A select few will address this issue head-on and set their minds to acquiring these funds as well as searching for the proper resources to complete these tasks.

Most, however, will take the path of least resistance and waste a substantial amount of resources, money, and most importantly, time, attempting to “package” their movie with artwork, look books, non-bondable budget top sheets, letters of interest from distributors, agents, casting directors, and so on.

On a side note, Letters of Interest (LOI’s), from distributors and /or actors have absolutely no value to any reputable financier. Unless a distributor is delivering a minimum sales guarantee, or an actor (or their agent) is formally committing in writing to play a role in your movie, general interest letters are non-bankable as well as a complete waste of everyone’s time.

As a brief case study I submit the following: K.C., a film maker, spent two years in film school, and although he had a movie idea for his thesis, he decided to pursue the project later. He subsequently spent three additional years attempting to “package” his film with no success. K.C. finally reached the inevitable conclusion and decided to change his methodology. “I finally realized after three years that nobody cared about my film except me, and that what I was doing was obviously not working.”

Recently, K.C. raised the money to properly develop his project, contacted the analytics firm, Film Profit, as well as Moving Picture Media Group’s development division, and worked with them to put together all of the necessary elements to meet the requirements for capital funding. He is, at the time of this writing, fielding two separate offers for capital funding, and he is slating production for later this year.

While this may sound inspiring, it does not address a critical question. How did K.C. raise the initial development funding? While there are several ways to accomplish this, the two most common methods are; A) seeking private equity, which falls under the realm of “friends and family”, and B) contacting a finance facilitator and raising your development funds through a debt component such as loans and /or lines of credit.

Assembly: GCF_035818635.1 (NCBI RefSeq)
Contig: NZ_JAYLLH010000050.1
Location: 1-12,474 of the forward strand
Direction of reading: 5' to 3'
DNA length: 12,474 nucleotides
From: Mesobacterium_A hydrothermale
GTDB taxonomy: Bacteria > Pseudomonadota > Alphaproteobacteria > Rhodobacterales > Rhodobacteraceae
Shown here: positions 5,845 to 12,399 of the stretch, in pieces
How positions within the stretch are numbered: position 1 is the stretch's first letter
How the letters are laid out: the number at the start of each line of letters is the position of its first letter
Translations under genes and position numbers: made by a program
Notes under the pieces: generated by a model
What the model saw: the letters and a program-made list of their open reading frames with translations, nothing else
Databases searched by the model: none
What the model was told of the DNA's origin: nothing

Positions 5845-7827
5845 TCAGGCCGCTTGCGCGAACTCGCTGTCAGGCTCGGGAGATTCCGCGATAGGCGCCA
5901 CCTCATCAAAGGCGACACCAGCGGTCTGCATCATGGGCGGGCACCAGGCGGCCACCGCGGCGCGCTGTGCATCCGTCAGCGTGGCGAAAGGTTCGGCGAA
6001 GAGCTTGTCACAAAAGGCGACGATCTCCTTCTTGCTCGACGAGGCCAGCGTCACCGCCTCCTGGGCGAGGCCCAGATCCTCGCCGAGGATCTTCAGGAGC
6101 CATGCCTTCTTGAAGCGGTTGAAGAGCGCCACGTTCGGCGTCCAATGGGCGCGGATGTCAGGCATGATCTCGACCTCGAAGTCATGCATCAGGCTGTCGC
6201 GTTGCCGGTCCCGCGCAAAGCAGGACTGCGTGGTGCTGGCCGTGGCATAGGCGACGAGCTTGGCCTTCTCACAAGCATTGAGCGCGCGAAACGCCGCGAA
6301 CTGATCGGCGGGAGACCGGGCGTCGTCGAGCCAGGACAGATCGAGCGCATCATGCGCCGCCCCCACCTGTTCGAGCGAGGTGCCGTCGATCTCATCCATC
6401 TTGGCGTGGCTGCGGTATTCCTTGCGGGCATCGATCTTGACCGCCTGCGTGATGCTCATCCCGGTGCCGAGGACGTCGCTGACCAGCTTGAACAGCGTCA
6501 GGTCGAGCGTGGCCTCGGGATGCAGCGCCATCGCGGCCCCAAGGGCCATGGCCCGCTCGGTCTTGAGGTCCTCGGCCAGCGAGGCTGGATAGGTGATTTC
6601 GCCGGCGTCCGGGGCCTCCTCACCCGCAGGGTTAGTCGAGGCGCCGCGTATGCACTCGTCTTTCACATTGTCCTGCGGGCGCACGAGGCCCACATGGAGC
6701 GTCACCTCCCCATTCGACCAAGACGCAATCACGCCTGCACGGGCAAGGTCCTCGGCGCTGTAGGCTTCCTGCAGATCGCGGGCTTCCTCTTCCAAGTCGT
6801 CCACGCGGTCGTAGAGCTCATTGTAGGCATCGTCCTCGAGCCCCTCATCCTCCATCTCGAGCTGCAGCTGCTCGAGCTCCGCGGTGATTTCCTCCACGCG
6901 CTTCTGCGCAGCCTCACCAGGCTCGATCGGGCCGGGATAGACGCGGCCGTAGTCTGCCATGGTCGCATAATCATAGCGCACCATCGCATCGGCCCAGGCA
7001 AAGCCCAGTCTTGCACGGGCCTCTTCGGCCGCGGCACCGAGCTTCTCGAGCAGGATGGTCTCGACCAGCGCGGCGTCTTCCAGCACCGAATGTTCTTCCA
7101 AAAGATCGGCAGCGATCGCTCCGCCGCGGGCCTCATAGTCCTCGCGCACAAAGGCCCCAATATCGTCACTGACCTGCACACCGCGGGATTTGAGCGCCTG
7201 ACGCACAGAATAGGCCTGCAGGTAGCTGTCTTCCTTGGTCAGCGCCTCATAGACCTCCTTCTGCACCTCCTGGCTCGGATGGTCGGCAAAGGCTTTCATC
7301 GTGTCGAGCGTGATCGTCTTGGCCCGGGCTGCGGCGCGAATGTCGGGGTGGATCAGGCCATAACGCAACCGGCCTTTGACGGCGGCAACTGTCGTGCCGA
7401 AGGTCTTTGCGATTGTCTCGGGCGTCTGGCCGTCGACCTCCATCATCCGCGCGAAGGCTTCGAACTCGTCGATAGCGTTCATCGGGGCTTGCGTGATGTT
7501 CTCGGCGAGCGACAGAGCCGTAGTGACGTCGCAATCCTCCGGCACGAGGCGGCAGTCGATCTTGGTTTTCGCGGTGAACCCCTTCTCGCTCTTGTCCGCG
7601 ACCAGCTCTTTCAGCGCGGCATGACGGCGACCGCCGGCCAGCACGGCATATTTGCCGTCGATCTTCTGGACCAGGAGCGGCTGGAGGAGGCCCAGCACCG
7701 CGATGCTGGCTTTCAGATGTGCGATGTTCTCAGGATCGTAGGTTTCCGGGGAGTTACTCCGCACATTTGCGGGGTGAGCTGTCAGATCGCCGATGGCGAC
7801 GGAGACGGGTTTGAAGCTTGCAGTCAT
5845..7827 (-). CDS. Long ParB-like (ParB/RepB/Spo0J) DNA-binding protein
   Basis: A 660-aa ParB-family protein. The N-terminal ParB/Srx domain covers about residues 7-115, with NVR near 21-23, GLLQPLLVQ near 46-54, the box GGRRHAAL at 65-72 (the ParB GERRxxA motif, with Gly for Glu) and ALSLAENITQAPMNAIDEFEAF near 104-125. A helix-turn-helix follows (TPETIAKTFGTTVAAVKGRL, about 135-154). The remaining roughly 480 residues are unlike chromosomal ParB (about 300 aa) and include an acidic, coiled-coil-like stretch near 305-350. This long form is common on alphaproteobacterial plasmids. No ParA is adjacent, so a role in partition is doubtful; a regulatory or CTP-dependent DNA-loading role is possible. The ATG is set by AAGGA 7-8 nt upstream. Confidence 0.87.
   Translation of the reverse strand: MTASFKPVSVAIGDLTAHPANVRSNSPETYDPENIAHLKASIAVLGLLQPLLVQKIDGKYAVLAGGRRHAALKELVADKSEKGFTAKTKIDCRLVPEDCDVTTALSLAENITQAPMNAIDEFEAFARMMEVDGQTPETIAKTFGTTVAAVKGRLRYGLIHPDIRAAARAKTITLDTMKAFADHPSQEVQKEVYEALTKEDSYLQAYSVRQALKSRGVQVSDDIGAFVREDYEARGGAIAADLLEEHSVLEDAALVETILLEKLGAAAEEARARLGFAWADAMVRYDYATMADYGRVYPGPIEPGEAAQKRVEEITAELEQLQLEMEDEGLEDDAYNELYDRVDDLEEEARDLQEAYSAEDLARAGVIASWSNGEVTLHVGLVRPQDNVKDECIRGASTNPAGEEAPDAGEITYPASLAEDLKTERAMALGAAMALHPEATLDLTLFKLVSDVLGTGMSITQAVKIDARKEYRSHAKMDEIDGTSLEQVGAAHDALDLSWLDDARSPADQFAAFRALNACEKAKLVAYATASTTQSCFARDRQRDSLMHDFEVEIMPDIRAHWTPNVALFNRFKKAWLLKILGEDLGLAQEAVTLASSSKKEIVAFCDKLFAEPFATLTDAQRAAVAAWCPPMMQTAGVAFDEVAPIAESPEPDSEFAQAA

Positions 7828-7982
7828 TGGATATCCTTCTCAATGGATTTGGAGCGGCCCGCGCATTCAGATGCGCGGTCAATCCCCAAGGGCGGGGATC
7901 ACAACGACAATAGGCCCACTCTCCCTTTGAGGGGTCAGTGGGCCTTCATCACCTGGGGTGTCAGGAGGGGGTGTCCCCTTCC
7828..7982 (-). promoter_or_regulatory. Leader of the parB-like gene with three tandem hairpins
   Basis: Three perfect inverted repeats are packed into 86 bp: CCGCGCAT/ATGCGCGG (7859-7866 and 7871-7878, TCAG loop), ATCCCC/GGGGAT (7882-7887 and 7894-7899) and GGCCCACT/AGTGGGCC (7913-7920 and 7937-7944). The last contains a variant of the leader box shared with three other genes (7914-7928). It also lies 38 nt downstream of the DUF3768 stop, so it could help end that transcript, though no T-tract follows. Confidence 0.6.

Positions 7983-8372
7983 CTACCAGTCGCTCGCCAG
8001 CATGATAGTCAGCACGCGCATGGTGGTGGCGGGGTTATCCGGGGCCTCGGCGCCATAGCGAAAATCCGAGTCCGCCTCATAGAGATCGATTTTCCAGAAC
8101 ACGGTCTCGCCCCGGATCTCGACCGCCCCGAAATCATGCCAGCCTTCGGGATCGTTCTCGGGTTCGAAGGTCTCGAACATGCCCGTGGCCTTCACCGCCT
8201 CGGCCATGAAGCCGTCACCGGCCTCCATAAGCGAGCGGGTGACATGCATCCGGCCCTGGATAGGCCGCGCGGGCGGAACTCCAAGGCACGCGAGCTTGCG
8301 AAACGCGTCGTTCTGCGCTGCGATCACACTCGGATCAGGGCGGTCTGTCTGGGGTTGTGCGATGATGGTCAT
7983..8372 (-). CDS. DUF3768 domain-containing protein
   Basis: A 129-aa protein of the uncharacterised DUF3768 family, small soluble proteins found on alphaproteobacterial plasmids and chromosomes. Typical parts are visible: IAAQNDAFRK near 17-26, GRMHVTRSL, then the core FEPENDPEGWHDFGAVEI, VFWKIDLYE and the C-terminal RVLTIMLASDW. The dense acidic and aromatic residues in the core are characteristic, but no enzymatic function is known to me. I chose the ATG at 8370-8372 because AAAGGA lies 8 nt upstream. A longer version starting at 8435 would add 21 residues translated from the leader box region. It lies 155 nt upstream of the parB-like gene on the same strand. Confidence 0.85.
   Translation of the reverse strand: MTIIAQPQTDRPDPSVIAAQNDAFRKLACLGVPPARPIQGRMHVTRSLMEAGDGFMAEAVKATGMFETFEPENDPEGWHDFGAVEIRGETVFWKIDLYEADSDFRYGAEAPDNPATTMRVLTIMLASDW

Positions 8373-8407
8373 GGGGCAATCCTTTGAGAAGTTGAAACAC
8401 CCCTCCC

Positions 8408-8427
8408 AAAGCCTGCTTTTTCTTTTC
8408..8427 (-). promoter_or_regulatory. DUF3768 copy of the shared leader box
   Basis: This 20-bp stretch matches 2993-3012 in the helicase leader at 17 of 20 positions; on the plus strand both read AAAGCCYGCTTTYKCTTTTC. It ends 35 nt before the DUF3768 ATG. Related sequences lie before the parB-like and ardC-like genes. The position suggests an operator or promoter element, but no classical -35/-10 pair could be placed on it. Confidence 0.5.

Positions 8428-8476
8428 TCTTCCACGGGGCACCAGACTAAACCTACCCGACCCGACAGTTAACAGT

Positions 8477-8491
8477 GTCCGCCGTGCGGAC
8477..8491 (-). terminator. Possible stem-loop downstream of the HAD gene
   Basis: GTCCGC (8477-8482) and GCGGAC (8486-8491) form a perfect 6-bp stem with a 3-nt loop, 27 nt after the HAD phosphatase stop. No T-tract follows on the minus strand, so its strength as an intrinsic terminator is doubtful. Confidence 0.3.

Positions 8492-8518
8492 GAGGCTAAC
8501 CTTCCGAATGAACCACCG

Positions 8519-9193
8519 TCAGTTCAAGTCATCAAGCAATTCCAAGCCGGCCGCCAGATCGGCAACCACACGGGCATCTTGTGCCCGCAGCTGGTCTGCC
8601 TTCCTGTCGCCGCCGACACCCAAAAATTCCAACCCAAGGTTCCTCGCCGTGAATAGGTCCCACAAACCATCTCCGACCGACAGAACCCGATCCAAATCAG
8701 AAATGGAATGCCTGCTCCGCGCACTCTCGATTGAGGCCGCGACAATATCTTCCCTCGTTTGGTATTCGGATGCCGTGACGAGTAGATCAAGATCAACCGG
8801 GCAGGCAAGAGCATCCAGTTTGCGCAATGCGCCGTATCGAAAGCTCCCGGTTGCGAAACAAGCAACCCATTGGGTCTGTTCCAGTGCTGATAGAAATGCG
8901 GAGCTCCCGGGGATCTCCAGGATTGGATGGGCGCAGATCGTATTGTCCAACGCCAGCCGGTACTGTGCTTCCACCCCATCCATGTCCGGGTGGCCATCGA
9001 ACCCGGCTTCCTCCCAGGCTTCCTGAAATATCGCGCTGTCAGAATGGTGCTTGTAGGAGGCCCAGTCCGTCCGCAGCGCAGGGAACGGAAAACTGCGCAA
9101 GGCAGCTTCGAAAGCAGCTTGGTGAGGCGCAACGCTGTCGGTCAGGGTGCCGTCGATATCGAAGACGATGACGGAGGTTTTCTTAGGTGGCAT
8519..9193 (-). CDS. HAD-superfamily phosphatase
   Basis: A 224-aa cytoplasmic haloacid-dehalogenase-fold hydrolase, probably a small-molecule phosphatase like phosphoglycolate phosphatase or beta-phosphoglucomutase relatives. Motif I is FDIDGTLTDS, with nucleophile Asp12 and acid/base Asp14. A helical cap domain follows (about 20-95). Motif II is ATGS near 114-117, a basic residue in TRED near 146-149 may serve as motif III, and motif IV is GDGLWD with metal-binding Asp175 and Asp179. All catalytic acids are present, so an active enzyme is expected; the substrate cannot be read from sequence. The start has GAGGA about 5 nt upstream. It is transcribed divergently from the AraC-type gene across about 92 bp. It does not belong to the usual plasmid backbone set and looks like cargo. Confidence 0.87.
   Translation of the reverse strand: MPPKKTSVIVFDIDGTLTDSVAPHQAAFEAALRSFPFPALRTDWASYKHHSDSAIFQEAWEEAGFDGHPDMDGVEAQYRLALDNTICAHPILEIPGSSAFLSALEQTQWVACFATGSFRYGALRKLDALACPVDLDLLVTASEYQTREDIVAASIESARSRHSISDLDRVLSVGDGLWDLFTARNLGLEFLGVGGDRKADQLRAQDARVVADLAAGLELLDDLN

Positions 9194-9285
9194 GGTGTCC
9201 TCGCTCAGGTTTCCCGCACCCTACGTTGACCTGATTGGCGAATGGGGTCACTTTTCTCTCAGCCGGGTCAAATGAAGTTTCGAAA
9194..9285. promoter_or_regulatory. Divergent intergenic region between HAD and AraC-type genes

Many film makers cannot, or will not, take on additional debt to develop their project. While the “cannot” issue is easily remedied, the “will not” attitude is why there are thousands of film ideas out there that will never get made. The reality is that if someone is not willing to take any risk to pursue their own dream, then how can they possibly expect anyone else to take that risk for them?

While you obviously will want to mitigate any such risk as much as humanly possible, there is still a risk to being a film maker. And, if you are not willing to accept that risk…then you are in the wrong business. There are numerous stories out there about film makers taking risks to get their films made (research Robert Rodriguez and Edward Burns as examples), and absolutely no stories about film makers who sat on their posteriors doing nothing and were showered with money and opportunity (the odd actress that was discovered by a producer while working at the local Quickie Mart in Duluth, Iowa doesn’t count).

So let’s discuss the “cannot take on debt” scenario. According to Michael Praver, founder of FilmFundingL.A.com, “There are two reasons that potential clients do not qualify for credit lines. They either have bad credit, or no existing credit.” Both of these situations are manageable and can be rectified with any reputable finance manager. Praver adds, “Clients can also bring in someone who is credit worthy to help them establish the credit lines they need to develop their projects.”

The bottom line is that if you are serious about making a film, there are a lot of options for securing development funding.